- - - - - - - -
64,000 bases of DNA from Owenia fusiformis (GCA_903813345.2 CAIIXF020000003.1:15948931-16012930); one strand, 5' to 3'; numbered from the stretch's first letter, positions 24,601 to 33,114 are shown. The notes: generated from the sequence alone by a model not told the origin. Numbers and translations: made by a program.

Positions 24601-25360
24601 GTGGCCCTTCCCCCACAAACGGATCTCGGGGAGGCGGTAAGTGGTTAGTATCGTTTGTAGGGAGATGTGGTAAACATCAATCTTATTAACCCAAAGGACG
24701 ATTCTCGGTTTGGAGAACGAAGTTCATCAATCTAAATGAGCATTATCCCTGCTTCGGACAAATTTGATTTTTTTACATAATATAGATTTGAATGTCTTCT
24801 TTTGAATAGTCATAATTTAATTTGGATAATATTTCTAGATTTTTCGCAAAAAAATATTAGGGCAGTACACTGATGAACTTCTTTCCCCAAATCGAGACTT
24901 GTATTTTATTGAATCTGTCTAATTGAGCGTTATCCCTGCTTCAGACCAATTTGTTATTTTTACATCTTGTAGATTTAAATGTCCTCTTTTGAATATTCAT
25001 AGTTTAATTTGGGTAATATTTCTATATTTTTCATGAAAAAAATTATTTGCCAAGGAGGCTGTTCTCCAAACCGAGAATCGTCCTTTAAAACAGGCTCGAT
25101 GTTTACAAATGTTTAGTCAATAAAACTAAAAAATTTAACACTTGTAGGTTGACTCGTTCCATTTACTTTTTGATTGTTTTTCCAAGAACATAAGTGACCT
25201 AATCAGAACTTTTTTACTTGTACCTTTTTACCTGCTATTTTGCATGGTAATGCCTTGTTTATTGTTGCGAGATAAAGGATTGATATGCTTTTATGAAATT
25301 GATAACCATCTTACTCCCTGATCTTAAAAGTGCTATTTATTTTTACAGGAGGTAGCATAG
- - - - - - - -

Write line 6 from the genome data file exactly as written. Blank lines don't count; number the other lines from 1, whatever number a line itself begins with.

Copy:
24901 GTATTTTATTGAATCTGTCTAATTGAGCGTTATCCCTGCTTCAGACCAATTTGTTATTTTTACATCTTGTAGATTTAAATGTCCTCTTTTGAATATTCAT